Photo by MonasuevintageThis exquisite silk dress by Scaasi
, boasts a three-tired ruffled peplum, shoulder pads and all-round 80's goodness. I love the irregularity of the polka dots, their organic shape and three dimensional illusion. These dots have a trompe l'oeil effect of depth and shine. And I adore the abundance of flounces. Polka dots always resist propriety with their abundance.
This dress is quite spendy, alas, though it would probably fit me. But perhaps you are feeling flush. And perhaps you are going to Seville and intend to wear it with matching polka-dotted heels and white flowers in your hair, so trot on over to Mona Sue Vintage
Dots were never my thing, I always opted for stripes. A whiff of the prison colony about a stripe, no doubt about it. Whereas the polka dot was reserved for the court jester. Or so I thought. But over the past year, polka-dots have won me over. Flamenco is definitely to blame. My style is usually influenced by whatever dance form I'm compulsively chasing. (When I was doing Bharata Natyam and Odissi, I seemed to find many occasions to wear salwar kameez or saris and accumulated some very beautiful shawls and bangles. The sarongs and Hawaiian prints come from the Hula and Tahitian dance obsessions, etc. ) Now I'm all about the flower in the hair, the full skirt, and polka dots (lunares). One of my current style icons is the great Lola Flores.
Here is an impressionist offering by Joaquin Sorolla, a detail from the painting El Baile
(1914-15). This image was found at Mi Espacio Flamenco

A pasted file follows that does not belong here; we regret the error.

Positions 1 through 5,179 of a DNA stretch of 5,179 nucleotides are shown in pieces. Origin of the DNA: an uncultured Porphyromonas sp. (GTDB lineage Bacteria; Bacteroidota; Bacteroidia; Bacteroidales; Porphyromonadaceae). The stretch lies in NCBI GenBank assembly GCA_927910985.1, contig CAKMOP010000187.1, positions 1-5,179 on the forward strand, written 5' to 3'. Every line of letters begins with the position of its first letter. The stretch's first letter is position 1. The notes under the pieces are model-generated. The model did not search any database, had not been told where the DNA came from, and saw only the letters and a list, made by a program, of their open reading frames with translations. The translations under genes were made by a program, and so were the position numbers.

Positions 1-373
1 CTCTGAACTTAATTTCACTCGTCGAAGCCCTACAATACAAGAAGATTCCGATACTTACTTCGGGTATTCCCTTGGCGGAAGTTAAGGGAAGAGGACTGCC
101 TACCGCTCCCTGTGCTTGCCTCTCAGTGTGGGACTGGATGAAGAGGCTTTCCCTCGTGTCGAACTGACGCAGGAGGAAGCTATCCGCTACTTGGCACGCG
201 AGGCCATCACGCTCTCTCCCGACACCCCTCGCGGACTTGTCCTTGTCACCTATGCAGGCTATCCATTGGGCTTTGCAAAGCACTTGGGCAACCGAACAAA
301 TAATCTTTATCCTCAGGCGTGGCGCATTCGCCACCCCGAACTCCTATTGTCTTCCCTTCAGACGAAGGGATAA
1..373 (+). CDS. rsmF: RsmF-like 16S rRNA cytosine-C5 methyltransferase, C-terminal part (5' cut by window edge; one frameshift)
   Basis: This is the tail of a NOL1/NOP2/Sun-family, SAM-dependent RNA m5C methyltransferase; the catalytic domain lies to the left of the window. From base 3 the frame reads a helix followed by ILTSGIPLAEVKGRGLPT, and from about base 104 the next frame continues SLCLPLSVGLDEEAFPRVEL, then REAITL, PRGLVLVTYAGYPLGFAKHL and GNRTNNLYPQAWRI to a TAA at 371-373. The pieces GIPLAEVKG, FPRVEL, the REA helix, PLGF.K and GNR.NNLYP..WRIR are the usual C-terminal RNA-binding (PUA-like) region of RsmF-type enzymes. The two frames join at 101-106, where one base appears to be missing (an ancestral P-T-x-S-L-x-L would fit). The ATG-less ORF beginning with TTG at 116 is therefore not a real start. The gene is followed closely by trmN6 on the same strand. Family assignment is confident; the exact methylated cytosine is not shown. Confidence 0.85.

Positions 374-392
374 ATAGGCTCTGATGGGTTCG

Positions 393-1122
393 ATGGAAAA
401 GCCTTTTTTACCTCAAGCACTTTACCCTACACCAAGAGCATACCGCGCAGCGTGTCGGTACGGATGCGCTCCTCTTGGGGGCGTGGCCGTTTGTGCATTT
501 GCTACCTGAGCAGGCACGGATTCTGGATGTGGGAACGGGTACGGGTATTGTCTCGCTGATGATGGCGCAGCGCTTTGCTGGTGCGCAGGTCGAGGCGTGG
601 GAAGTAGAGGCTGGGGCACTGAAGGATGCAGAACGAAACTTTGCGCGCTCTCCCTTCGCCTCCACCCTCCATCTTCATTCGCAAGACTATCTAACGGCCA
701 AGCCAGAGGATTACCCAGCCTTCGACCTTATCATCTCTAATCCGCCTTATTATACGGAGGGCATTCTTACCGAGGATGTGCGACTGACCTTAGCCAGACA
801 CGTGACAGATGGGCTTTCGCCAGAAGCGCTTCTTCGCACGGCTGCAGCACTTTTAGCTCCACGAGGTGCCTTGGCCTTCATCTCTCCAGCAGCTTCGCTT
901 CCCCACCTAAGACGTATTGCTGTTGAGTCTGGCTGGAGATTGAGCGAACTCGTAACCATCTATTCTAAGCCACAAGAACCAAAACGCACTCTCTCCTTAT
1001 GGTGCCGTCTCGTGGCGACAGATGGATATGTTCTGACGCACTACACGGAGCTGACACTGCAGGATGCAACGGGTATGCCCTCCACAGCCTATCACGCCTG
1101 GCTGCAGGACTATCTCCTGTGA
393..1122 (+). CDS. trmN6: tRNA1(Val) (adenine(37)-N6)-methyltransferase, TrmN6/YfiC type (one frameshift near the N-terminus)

which has lots of beautiful paintings of flamencos, gitanos, dance and vistas of Spain. The site has audio as well,and I hope to spend more time there soon.
I couldn't resist this one either, also from Mi Espacio Flamenco:
This painting, Pastora Imperio
(1922) is by Julio Romero de Torres. Here polka dots meet a patterned shawl. I love her severe glance and the arm band. If I could substitute a ukulele for that guitar, I could do this one.
For more flamenco inspiration, you can see some great images from old vinyl flamenco records sleeves here at Flamenco y Copla en Discos de Vinilo
Some other lovely vintage flamenco images can be seen here at Dos Lunares
, which promotes Roma and flamenco music and cultural events in Los Angeles.
Lunares literally means little moons, and the same word is used for beauty mark. Apparently, gypsies are known as the people of the moon, though how polka-dots became associated with dancing, especially Sevillanas, I don't know. Perhaps you do? Clearly there is some mysticism involved.
And finally, for your polka-dotting joy, here is a slide show on the history of polka dot fabric
from a Northern-European and US perspective. In Medieval Europe, evidently, spots were originally associated with disease, and outcasts of all sorts. And this slide show notes that it was impossible to make fabric with a consistently spotted pattern until machine printing. Thankfully it concludes with the polka dot's greatest proponent, artist Yayoi Kusama
, for whom the polka dot is a graphic representation of the vastness of the cosmos and the disintegration the artist feels (among other things) is truly the High Priestess of the Polka Dot. She's been covering every known surface with them since the mid-60s.
I became a big fan
of Ms. Kusama a few years ago. Her total commitment to the dot as a portal of mystical or perhaps schizophrenic experiences. Ms. Kusama, who has had experiences of going into trances from an early age, currently lives in a mental hospital in Tokyo, but is still able to create her amazing works of art. I would also like to check out her novels.
Labels: high end, Magic polka dots, Trompe L'oeil